Soon the island had other stories to tell. In 1997, NASA greenlit a project called Gravity Recovery and Climate Experiment (GRACE), which would use two satellites to measure the weight of Greenland’s glaciers from space by reacting to slight changes in the gravitational pull over the ice. Launched in 2002, GRACE soon began returning data that pointed to a cold, blunt fact: Greenland was losing over a hundred billion tons of ice each year, and that number was climbing. Gertner does not mince words; within a few decades, he notes, the collapse of the ice sheets in Greenland and Antarctica will cause a “terrible epoch of human dislocation and economic hardship.”
By the time The Ice at the End of the World nears its conclusion, a bleak assessment of the future sprinkled with small bits of hope, the subjects of the book’s first half have completely disappeared. There’s not much mention of Peary, Nansen, or the other early explorers in the book’s second half, and not much of an attempt to bind the two unwieldy halves of the book together. “In some respects,” Gertner offers, “field experiments to retrieve deep ice cores soon became like ice sheet expeditions without the dogs or the roving or the hunger. Rather than pursuing the vision of a charismatic leader, though, you were exploring an idea—seeking clues, in effect, to construct an understanding of the vanished earth.” This is an OK sentence, but once you try to work out the comparison it falls apart: A sound scientific idea is not really anything like a charismatic leader bent on glory, and a massively funded, technologically advanced team has little in common with small groups of men struggling against the elements.
Another problem with Gertner’s book is his general lack of interest in the Inuit people whose relationship with Greenland long predates Europeans and Americans. While the subtitle promises the reader Greenland’s “buried past,” by starting with Nansen and other explorers, Gertner’s story writes off some 4,500 years of earlier history and human habitation. It’s not that he’s unsympathetic to the native Greenlanders—indeed, when describing Peary’s interactions with them he treats them with sympathy and understanding. But even there, the original inhabitants of Greenland are nothing more than foils to white men; they don’t seem to deserve their own role in this telling of Greenland’s history.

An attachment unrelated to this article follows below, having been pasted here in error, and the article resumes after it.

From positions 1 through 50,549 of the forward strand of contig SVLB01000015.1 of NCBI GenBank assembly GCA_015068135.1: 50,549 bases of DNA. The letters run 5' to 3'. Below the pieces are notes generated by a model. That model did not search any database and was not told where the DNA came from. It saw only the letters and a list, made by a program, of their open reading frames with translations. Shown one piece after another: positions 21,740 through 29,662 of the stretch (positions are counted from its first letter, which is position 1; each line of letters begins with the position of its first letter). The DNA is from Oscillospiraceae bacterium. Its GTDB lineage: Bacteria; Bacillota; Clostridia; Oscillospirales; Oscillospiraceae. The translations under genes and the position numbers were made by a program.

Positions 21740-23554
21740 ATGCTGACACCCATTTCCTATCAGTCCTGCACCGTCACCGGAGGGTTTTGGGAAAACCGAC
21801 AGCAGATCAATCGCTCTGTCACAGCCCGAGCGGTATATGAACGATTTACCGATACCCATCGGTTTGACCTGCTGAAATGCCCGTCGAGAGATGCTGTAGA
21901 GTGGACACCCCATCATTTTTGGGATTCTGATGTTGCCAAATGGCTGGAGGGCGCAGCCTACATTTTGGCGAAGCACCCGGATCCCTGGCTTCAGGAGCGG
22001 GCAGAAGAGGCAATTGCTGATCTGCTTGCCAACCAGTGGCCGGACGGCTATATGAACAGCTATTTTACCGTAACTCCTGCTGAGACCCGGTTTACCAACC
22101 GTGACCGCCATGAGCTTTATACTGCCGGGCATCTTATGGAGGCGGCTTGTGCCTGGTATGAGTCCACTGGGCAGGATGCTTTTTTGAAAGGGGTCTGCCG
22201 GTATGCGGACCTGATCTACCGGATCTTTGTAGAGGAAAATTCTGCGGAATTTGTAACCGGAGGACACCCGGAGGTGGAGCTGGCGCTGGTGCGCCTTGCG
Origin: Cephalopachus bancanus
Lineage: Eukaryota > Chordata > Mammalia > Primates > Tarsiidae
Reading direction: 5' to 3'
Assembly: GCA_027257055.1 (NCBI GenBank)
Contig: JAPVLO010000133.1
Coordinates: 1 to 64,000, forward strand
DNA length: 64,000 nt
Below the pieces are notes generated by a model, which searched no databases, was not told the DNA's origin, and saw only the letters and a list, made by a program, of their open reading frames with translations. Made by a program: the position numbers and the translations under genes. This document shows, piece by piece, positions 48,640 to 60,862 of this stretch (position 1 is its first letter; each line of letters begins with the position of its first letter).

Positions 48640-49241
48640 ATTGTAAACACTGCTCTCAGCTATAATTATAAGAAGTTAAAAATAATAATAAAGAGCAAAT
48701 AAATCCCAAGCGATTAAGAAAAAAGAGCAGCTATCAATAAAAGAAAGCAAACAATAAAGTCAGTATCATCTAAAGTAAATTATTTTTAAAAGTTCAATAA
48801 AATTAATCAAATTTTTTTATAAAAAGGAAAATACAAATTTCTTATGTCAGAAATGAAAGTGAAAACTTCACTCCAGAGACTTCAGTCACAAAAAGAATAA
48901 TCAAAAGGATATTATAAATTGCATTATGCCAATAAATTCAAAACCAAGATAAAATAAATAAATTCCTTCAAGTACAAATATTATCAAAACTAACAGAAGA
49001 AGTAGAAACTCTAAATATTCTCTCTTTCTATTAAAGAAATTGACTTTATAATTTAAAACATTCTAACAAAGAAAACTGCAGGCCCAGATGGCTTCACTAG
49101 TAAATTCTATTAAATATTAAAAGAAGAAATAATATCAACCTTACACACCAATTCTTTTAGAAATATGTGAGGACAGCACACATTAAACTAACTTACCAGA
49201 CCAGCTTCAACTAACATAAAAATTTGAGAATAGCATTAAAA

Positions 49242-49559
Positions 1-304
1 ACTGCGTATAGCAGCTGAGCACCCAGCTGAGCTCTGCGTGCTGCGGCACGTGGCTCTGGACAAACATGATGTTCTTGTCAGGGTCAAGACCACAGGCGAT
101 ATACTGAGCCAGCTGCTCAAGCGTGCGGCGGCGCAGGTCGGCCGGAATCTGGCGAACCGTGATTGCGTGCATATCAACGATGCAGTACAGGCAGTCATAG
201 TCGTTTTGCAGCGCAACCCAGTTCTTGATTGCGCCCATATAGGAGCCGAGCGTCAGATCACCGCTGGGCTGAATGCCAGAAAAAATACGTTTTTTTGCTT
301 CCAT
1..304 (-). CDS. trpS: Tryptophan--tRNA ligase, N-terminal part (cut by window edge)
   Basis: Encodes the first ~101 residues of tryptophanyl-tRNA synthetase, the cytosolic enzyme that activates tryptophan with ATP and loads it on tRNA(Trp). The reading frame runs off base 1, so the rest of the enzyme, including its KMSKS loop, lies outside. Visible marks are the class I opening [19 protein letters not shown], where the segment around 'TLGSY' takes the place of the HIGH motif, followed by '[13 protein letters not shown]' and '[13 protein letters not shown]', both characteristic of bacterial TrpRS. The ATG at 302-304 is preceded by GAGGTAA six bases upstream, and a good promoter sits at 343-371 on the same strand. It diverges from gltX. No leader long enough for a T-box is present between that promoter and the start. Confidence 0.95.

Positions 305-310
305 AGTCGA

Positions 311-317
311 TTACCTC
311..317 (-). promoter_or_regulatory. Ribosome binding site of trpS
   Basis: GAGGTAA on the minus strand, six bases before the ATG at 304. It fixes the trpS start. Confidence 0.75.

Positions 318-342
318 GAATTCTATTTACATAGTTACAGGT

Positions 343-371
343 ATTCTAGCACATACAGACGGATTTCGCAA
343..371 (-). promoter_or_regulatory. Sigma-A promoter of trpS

But what the first half of the book does allow Gertner to do is to treat the scientists of the second half with the same narrative gusto as Nansen and Peary. The evolution of the ice core hypothesis, the refinement of the techniques, and the gradual, stunning lessons learned by analyzing them, is a fascinating, compelling story that could have survived on its own without the earlier age of exploration. It is refreshing to read an actual history of climatology, and see how the succession of technological advances, accruing data, and new perspectives turned a hypothesis into solid data.
If there is any kind of connection between the two halves of The Ice at the End of the World, it’s in the way in which humans act when faced with our own mortality. What makes Arctic adventure narratives so readable are their depictions of people pushed to the extremes, facing likely death, and how ordinary and extraordinary individuals respond in such moments. Climate scientists, too, are now engaged in understanding a different life-and-death struggle, one that involves our whole species. How each of us will respond remains to be seen, but it seems clear that very soon we may not have to venture to the remote Arctic in order to come face to face with doom.